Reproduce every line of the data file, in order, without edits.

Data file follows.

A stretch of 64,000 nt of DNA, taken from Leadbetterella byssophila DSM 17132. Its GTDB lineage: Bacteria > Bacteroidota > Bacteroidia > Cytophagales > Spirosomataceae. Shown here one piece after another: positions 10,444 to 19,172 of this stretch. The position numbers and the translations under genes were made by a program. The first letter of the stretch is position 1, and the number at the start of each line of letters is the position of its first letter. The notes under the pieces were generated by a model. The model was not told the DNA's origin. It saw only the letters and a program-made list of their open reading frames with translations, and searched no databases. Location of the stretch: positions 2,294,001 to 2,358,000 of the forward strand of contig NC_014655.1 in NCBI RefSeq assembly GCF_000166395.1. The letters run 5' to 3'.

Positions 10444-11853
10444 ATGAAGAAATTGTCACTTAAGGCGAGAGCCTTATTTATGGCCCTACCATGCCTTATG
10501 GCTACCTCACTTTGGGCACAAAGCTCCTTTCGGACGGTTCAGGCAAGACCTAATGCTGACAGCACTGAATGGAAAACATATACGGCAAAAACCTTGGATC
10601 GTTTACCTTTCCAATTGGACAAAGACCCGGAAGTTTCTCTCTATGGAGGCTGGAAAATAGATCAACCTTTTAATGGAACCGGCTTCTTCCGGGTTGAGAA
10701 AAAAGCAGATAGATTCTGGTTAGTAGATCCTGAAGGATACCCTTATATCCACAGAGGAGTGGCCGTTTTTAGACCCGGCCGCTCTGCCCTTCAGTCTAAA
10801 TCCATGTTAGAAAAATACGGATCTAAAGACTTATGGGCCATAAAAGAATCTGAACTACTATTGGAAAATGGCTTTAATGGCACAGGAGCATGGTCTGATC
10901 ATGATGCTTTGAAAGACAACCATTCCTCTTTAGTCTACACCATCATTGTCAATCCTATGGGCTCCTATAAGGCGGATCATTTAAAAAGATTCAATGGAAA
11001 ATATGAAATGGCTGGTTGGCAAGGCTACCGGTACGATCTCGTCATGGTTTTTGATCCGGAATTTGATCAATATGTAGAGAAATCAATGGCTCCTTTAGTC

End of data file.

A stretch of 64,000 nt of DNA, taken from Leadbetterella byssophila DSM 17132. Its GTDB lineage: Bacteria > Bacteroidota > Bacteroidia > Cytophagales > Spirosomataceae. Shown here one piece after another: positions 10,444 to 19,172 of this stretch. The position numbers and the translations under genes were made by a program. The first letter of the stretch is position 1, and the number at the start of each line of letters is the position of its first letter. The notes under the pieces were generated by a model. The model was not told the DNA's origin. It saw only the letters and a program-made list of their open reading frames with translations, and searched no databases. Location of the stretch: positions 2,294,001 to 2,358,000 of the forward strand of contig NC_014655.1 in NCBI RefSeq assembly GCF_000166395.1. The letters run 5' to 3'.

Positions 10444-11853
10444 ATGAAGAAATTGTCACTTAAGGCGAGAGCCTTATTTATGGCCCTACCATGCCTTATG
10501 GCTACCTCACTTTGGGCACAAAGCTCCTTTCGGACGGTTCAGGCAAGACCTAATGCTGACAGCACTGAATGGAAAACATATACGGCAAAAACCTTGGATC
10601 GTTTACCTTTCCAATTGGACAAAGACCCGGAAGTTTCTCTCTATGGAGGCTGGAAAATAGATCAACCTTTTAATGGAACCGGCTTCTTCCGGGTTGAGAA
10701 AAAAGCAGATAGATTCTGGTTAGTAGATCCTGAAGGATACCCTTATATCCACAGAGGAGTGGCCGTTTTTAGACCCGGCCGCTCTGCCCTTCAGTCTAAA
10801 TCCATGTTAGAAAAATACGGATCTAAAGACTTATGGGCCATAAAAGAATCTGAACTACTATTGGAAAATGGCTTTAATGGCACAGGAGCATGGTCTGATC
10901 ATGATGCTTTGAAAGACAACCATTCCTCTTTAGTCTACACCATCATTGTCAATCCTATGGGCTCCTATAAGGCGGATCATTTAAAAAGATTCAATGGAAA
11001 ATATGAAATGGCTGGTTGGCAAGGCTACCGGTACGATCTCGTCATGGTTTTTGATCCGGAATTTGATCAATATGTAGAGAAATCAATGGCTCCTTTAGTC